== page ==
Extradition of the Guptas is still up in the air
elections in the National Assembly and provincial legislatures.
“While there are some advantages of such a system, there are also some weaknesses, such as lack of accountability of members of the relevant legislatures to their voters, the alienation of voters from the political system, and no provision is made for the voting public to vote for individual members,” Lekota said.
He charged that this state of affairs was allowed despite the Constitution providing that “every adult citizen has a right to stand for public office and, if elected, to hold office”.
The draft bill, published on December 7, said that the Electoral Act should be amended to give effect to the Constitution.
It called on the Electoral Commission Act to accommodate independent candidates and regulate related matters.
Yesterday, Bloem said the passing of the bill into law depended on Parliament’s workload.
“The lifespan of Parliament will be shortened because of the elections. Parliament opens next month… it really depends on the workload,” he said when asked about the prospects of the bill being passed.
“But we as Cope want to see it (independents contesting elections) happen in the coming elections. We don’t want any delays,” Bloem added.
He took a swipe at Speaker Baleka Mbete for what he termed delaying the introduction of the bill to Parliament for consideration.
“The Speaker of Parliament must be blamed for this delay. It was tabled long ago but she used delaying tactics not to introduce it. We are very concerned,” Bloem said. “It is urgent that the bill be enacted into law before the elections.”
Mbete’s spokesperson, Moloto Mothapo, said he would have to look at the genesis of the bill, but he said the process followed in the formulation of laws included public participation and processes involving the NCOP and the National Assembly.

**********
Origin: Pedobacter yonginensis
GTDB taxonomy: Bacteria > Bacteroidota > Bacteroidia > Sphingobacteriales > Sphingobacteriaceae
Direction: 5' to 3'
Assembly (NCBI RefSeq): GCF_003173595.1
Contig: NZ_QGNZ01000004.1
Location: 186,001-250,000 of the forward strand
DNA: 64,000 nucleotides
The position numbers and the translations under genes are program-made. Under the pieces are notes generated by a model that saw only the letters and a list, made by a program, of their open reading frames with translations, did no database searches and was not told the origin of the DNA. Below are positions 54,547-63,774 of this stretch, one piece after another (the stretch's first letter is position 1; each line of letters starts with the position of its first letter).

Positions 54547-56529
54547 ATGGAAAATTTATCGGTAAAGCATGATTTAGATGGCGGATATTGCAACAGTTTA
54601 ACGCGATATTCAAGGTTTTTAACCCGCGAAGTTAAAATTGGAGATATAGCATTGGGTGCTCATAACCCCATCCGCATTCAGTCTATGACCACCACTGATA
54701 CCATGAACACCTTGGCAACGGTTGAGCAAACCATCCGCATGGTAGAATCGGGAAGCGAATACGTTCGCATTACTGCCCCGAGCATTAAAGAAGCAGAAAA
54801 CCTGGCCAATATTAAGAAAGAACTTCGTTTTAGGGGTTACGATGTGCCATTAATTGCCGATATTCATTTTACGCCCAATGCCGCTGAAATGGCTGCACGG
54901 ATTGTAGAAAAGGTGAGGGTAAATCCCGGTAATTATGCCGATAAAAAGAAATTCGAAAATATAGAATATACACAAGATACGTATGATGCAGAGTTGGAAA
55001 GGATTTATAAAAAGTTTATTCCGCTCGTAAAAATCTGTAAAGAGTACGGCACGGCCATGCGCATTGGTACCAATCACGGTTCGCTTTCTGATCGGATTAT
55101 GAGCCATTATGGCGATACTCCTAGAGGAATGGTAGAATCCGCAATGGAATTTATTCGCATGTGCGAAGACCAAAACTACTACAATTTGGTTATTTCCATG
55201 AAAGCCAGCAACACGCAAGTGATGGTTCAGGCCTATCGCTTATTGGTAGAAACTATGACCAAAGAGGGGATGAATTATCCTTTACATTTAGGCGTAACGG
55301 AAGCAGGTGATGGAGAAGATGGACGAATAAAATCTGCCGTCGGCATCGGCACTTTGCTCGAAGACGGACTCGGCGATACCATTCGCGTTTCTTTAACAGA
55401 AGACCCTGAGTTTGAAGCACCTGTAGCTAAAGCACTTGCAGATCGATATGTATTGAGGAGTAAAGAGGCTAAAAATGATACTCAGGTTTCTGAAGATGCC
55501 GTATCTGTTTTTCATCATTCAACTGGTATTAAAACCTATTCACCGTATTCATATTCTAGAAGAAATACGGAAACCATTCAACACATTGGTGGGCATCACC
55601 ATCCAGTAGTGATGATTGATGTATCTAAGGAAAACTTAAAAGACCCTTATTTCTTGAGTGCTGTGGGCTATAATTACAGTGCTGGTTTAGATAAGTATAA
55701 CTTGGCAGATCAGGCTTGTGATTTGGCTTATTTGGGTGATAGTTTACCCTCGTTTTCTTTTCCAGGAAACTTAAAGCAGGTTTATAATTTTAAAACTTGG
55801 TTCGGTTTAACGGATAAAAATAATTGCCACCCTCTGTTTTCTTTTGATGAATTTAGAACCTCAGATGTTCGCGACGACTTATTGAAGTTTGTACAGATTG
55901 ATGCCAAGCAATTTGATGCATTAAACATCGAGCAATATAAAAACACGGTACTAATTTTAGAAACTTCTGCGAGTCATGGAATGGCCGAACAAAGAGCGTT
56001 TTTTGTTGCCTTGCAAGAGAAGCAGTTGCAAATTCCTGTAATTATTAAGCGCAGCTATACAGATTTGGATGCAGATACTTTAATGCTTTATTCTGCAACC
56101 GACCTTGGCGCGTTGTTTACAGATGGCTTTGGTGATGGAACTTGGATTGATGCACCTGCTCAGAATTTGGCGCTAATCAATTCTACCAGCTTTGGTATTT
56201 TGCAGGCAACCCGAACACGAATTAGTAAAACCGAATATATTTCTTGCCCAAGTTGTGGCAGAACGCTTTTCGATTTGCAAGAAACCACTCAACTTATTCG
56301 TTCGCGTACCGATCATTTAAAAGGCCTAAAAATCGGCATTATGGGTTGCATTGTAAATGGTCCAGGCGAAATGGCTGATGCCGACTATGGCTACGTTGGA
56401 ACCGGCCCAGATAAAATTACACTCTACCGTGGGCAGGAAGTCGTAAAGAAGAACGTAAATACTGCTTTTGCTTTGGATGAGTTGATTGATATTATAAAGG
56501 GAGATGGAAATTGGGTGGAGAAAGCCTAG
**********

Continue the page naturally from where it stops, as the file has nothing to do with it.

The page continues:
However, Mothapo said Cope needed to answer why they thought a bill brought to Parliament for introduction late last year should take precedence over the business of Parliament and be rushed. LAW enforcement agencies have not yet extradited the Guptas to South Africa despite Parliament approving the Extradition and Mutual Legal Assistance Treaty with the United Arab Emirates.
But the Hawks said yesterday the extradition would not happen until the investigations had been completed.
The National Assembly approved the Extradition and Mutual Legal Assistance Treaty with the UAE late last year after all parties unanimously backed the treaty.
The National Prosecuting Authority could not be reached for comment yesterday.
But the Hawks said the investigations into the cases against the family had not been completed.
Hawks spokesperson Brigadier Hangwani Mulaudzi said they did not have a time frame as to when the extradition process would begin, but the head of the unit, Lieutenant-General Godfrey Lebeya, has said he wanted all the investigations to be completed.
Mulaudzi said that when the cases were brought to court they must have all the elements of prosecution as they did not want to prosecute on a piecemeal basis.
The rule of speciality, which is applied in terms of international law, did not allow the extradition of a person for investigation purposes, Mulaudzi said.
“The rule of speciality, in terms of international law, says you cannot extradite any person to investigate.
“You extradite to prosecute,” said Mulaudzi.
This would mean that for people to be extradited the State must have all the evidence for prosecution. It cannot do piecemeal prosecutions.
MPs late last year also asked Lebeya about the progress made in bringing the Guptas back to South Africa for prosecution.
Lebeya said there was progress in the matter, but he did not give a time frame as to when these would be finalised to haul the Guptas back to the country.
Law enforcement agencies have been under pressure for several months to extradite the Guptas after it emerged they had left the country for Dubai early last year.
The family members have been accused of state capture, but they have denied the allegations.
President Cyril Ramaphosa appointed Shamila Batohi as the new head of the NPA after a panel recommended her.
This followed the decision of the Constitutional Court to appoint the new head of prosecution after a court challenge to the appointment of Shaun Abrahams.
He was accused of being slow in dealing with cases of state capture.
Batohi will officially begin her job next month, while the Constitutional Court has decried the instability in the NPA for years.
No single NPA boss has managed to finish their full term.
MPs have been urging the NPA to act swiftly and to begin the process of extraditing the Guptas.
THE head of the Hawks, Lieutenant-General Godfrey Lebeya.